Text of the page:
The Assiniboine river enters the Red river 45 m.
The region of the Red River and Assiniboine valleys was opened up by the fur traders, who came by the waterways from Lake Superior, and afterwards by the water communication with Hudson Bay.
In October 1738 he built another at Fort Rouge, at the junction of the Red and Assiniboine rivers, where is now the city of Winnipeg.
Among the more notable of these are Robson peak, 13,700 ft.; Athabasca, 13,700; Assiniboine, 11,830; Lyell, 12,00o; Mummery, 12,000; Temple, 11,658; and Geikie, 11,000.
(I) A district formed in 1835 by the Hudson's Bay Company, having in it Fort Garry at the junction of the Red and Assiniboine rivers in Rupert's Land, North America.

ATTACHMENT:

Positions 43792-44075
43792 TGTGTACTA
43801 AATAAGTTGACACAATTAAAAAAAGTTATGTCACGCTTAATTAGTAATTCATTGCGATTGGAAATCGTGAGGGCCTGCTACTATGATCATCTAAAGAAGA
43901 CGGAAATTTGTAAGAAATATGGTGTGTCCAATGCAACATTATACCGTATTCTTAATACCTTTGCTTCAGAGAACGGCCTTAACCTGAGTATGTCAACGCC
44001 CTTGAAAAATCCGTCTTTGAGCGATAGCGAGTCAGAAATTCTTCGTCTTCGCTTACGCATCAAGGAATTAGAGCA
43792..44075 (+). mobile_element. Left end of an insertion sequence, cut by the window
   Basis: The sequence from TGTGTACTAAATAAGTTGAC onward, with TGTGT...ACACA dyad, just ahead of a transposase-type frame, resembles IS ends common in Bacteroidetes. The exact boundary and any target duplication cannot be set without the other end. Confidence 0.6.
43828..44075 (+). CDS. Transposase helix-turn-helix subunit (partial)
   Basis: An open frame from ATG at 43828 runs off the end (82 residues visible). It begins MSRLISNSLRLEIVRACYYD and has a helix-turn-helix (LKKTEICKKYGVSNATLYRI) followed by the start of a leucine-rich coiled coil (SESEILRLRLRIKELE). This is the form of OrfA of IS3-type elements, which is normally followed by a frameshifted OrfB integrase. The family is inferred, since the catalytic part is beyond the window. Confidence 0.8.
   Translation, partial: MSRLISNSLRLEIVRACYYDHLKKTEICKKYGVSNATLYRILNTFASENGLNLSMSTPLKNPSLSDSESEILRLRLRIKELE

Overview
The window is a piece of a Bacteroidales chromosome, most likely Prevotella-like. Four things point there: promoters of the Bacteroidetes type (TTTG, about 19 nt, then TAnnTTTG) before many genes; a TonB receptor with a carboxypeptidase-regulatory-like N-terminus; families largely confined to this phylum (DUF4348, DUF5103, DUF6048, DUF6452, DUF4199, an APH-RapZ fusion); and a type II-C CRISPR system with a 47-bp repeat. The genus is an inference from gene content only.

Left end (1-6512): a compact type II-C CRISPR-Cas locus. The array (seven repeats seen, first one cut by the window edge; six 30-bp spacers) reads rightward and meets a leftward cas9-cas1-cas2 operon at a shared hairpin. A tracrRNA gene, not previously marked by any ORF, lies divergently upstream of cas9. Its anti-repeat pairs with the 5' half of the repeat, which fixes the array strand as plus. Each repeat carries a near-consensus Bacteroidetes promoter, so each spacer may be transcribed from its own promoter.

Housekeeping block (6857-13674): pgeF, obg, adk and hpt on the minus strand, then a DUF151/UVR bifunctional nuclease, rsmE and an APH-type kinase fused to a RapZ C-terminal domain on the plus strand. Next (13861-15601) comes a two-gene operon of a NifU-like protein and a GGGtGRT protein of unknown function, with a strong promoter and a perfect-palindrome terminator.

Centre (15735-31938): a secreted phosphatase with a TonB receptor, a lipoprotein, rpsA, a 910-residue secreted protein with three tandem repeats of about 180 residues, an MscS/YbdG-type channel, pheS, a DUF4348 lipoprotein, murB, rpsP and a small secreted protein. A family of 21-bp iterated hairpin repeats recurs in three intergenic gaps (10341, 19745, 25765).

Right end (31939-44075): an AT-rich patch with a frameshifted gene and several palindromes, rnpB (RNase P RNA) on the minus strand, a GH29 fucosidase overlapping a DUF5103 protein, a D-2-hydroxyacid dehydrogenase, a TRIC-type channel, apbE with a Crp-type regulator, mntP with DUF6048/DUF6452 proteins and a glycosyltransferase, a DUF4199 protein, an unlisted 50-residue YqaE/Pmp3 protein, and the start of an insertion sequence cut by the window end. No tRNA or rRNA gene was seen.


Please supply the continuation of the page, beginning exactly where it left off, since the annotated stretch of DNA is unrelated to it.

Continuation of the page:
The name was a misnomer, as it barely touched the Assiniboine river.
The derivation of Assiniboia is from two Ojibway words, assini meaning a stone, and the termination "to cook by roasting"; from these came a name first applied to a Dakota or Sioux tribe living on the Upper Red river; afterwards when this tribe separated from the Dakotas, its name was given to the branch of the Red river which the tribe visited, the river being known as the Assiniboine and the tribe as Assiniboin.
It is situated at the junction of the Assiniboine and Red rivers in the middle of a wide plain.
A number of well-kept small parks are found throughout the city, and a large park - the Assiniboine - is being prepared and beautified.
The wholesale business street of the city is Princess, running parallel to Main Street; and the two most beautiful residential streets are Broadway and Assiniboine Avenues.
BRANDON, a city and port of entry of Manitoba, Canada, on the Assiniboine river, and the Canadian Pacific and Canadian Northern railways, situated 132 m.